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By Max Erikson

McCleary still in limbo


November 8, 2017

On Oct. 24 the Washington State Supreme Court held an initial review hearing of the State Legislature’s $7.3 billion school funding budget in response to the Court’s McCleary decision ruling.

The 2012 McCleary decision by the Court ruled that the state was out of compliance with the Washington State constitution and that the state was not amply funding basic education to Washington schools.

The attorney for the state and an attorney for the plaintiffs addressed the court, with both sides disagreeing on the new proposed budget and if the projected amount of dollars will be enough to bring the state into compliance.

Alan Copsey, deputy solicitor general for the state, argued that the new proposed budget will bring the state into compliance, while attorneys for the plaintiffs argue that the new budget still falls short by possibly billions of dollars. Copsey said that the $7.3 billion budget plan will cover the cost of basic education but concedes that the funding plan will not be fully implemented by the 2018 deadline.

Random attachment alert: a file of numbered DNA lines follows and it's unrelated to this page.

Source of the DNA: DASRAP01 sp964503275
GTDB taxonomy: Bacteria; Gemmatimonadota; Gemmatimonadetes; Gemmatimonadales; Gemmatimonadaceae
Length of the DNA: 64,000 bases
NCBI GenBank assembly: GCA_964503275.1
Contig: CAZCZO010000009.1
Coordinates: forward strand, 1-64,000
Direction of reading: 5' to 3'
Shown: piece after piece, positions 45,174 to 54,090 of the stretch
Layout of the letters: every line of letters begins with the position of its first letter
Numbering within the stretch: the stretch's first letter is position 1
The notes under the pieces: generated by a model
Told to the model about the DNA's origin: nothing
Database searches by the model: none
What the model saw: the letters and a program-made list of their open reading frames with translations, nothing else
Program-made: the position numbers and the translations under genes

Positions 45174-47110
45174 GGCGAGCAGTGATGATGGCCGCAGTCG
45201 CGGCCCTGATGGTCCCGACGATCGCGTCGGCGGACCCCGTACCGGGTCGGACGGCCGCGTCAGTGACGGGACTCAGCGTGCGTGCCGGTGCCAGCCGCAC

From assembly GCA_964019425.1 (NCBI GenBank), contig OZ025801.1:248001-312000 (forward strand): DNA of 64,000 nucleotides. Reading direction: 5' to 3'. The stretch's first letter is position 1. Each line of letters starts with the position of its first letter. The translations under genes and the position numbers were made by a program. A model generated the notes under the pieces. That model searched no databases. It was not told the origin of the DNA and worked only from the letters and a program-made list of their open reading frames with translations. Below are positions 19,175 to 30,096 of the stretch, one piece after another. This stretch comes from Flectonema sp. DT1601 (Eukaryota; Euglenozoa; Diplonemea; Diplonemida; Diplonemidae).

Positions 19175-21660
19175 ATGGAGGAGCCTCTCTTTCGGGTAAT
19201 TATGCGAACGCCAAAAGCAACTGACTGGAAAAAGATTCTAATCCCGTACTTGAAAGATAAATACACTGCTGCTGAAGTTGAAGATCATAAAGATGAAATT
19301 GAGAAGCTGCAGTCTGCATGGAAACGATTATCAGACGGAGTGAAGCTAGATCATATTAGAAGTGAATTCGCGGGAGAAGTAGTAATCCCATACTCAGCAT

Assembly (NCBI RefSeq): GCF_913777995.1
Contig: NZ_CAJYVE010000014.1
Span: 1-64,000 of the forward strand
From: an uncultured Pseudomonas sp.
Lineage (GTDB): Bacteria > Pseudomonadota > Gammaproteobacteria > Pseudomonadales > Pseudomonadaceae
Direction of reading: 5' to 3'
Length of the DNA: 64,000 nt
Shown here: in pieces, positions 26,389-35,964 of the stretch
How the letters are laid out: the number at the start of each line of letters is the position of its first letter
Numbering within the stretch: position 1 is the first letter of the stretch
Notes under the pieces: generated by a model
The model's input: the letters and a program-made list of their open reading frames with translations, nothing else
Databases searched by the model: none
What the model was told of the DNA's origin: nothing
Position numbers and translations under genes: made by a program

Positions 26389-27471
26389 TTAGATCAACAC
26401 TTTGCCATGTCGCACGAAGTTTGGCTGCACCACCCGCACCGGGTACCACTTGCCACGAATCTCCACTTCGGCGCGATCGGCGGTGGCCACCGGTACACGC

According to Copsey, the funding will not be available because of the complex property tax swap that took place—reducing local school levy dollars with increased state property taxes—the funding plan will need more time to take effect, and Copsey says those funds from increased property taxes won’t be fully available until 2019.

Tom Ahearne, the attorney representing school districts, teacher groups, and a coalition of parents, says that though the funding bill is a move in the right direction, the budget proposal will still leave many school districts short on money, with the biggest funding challenge being for special education.

Justices were reported to be frustrated with the lack of specifics by both sides, and the Supreme Court did not make a ruling on whether the proposed budget is in compliance.

The court will not make a ruling on it for several months, and justices must now analyze and decipher budget documents to see if the funding plan will comply.

It is likely the Court will retain jurisdiction over the case until it becomes clear that the budget proposal will be in compliance with the McCleary decision.

It is possible that in the next legislative session beginning in January that there can be some small adjustments to the funding plan but no drastic overhaul is expected to occur.


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